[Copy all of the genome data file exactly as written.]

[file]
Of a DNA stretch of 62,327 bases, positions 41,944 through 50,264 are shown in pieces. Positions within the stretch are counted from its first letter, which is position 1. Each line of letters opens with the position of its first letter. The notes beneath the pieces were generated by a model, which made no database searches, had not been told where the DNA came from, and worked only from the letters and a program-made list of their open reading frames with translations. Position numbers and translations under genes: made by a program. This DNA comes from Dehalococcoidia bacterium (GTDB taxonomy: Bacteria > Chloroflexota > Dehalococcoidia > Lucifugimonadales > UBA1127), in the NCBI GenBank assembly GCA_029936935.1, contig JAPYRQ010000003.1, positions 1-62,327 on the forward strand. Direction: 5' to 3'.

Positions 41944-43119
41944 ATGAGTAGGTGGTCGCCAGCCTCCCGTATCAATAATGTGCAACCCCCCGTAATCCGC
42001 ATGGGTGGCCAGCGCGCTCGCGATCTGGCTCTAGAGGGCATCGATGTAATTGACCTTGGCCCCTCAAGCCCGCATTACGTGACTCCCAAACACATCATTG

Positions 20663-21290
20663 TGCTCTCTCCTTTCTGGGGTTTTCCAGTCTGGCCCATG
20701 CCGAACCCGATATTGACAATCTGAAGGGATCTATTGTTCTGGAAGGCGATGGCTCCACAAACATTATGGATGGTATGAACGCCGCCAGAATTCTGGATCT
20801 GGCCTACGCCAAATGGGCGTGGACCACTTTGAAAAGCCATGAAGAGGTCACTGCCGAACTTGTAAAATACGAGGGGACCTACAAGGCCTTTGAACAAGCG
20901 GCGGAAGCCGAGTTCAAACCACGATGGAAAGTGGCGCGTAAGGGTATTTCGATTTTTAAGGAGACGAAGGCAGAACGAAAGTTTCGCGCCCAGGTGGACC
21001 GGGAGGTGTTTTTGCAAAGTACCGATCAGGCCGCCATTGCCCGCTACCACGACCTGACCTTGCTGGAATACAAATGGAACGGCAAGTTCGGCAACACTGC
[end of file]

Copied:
Of a DNA stretch of 62,327 bases, positions 41,944 through 50,264 are shown in pieces. Positions within the stretch are counted from its first letter, which is position 1. Each line of letters opens with the position of its first letter. The notes beneath the pieces were generated by a model, which made no database searches, had not been told where the DNA came from, and worked only from the letters and a program-made list of their open reading frames with translations. Position numbers and translations under genes: made by a program. This DNA comes from Dehalococcoidia bacterium (GTDB taxonomy: Bacteria > Chloroflexota > Dehalococcoidia > Lucifugimonadales > UBA1127), in the NCBI GenBank assembly GCA_029936935.1, contig JAPYRQ010000003.1, positions 1-62,327 on the forward strand. Direction: 5' to 3'.

Positions 41944-43119
41944 ATGAGTAGGTGGTCGCCAGCCTCCCGTATCAATAATGTGCAACCCCCCGTAATCCGC
42001 ATGGGTGGCCAGCGCGCTCGCGATCTGGCTCTAGAGGGCATCGATGTAATTGACCTTGGCCCCTCAAGCCCGCATTACGTGACTCCCAAACACATCATTG

Positions 20663-21290
20663 TGCTCTCTCCTTTCTGGGGTTTTCCAGTCTGGCCCATG
20701 CCGAACCCGATATTGACAATCTGAAGGGATCTATTGTTCTGGAAGGCGATGGCTCCACAAACATTATGGATGGTATGAACGCCGCCAGAATTCTGGATCT
20801 GGCCTACGCCAAATGGGCGTGGACCACTTTGAAAAGCCATGAAGAGGTCACTGCCGAACTTGTAAAATACGAGGGGACCTACAAGGCCTTTGAACAAGCG
20901 GCGGAAGCCGAGTTCAAACCACGATGGAAAGTGGCGCGTAAGGGTATTTCGATTTTTAAGGAGACGAAGGCAGAACGAAAGTTTCGCGCCCAGGTGGACC
21001 GGGAGGTGTTTTTGCAAAGTACCGATCAGGCCGCCATTGCCCGCTACCACGACCTGACCTTGCTGGAATACAAATGGAACGGCAAGTTCGGCAACACTGC